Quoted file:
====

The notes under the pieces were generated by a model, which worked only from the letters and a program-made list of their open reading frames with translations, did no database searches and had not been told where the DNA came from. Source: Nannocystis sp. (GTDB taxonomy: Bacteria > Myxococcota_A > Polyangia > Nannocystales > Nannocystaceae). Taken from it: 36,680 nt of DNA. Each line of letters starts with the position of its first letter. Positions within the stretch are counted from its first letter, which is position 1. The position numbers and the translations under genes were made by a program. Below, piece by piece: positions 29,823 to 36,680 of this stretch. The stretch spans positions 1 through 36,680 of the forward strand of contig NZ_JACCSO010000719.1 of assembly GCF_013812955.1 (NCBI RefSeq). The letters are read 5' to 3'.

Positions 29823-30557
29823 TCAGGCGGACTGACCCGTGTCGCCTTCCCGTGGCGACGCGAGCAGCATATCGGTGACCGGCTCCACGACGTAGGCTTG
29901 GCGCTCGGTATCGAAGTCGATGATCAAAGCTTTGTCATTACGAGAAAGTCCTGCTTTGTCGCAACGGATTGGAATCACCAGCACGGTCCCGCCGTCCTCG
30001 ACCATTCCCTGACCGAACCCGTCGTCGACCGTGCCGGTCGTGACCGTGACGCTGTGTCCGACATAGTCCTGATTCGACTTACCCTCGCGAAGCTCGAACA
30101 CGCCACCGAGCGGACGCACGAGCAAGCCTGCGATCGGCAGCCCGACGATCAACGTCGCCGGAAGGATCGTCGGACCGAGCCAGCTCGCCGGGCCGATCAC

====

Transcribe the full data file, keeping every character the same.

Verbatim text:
The notes under the pieces were generated by a model, which worked only from the letters and a program-made list of their open reading frames with translations, did no database searches and had not been told where the DNA came from. Source: Nannocystis sp. (GTDB taxonomy: Bacteria > Myxococcota_A > Polyangia > Nannocystales > Nannocystaceae). Taken from it: 36,680 nt of DNA. Each line of letters starts with the position of its first letter. Positions within the stretch are counted from its first letter, which is position 1. The position numbers and the translations under genes were made by a program. Below, piece by piece: positions 29,823 to 36,680 of this stretch. The stretch spans positions 1 through 36,680 of the forward strand of contig NZ_JACCSO010000719.1 of assembly GCF_013812955.1 (NCBI RefSeq). The letters are read 5' to 3'.

Positions 29823-30557
29823 TCAGGCGGACTGACCCGTGTCGCCTTCCCGTGGCGACGCGAGCAGCATATCGGTGACCGGCTCCACGACGTAGGCTTG
29901 GCGCTCGGTATCGAAGTCGATGATCAAAGCTTTGTCATTACGAGAAAGTCCTGCTTTGTCGCAACGGATTGGAATCACCAGCACGGTCCCGCCGTCCTCG
30001 ACCATTCCCTGACCGAACCCGTCGTCGACCGTGCCGGTCGTGACCGTGACGCTGTGTCCGACATAGTCCTGATTCGACTTACCCTCGCGAAGCTCGAACA
30101 CGCCACCGAGCGGACGCACGAGCAAGCCTGCGATCGGCAGCCCGACGATCAACGTCGCCGGAAGGATCGTCGGACCGAGCCAGCTCGCCGGGCCGATCAC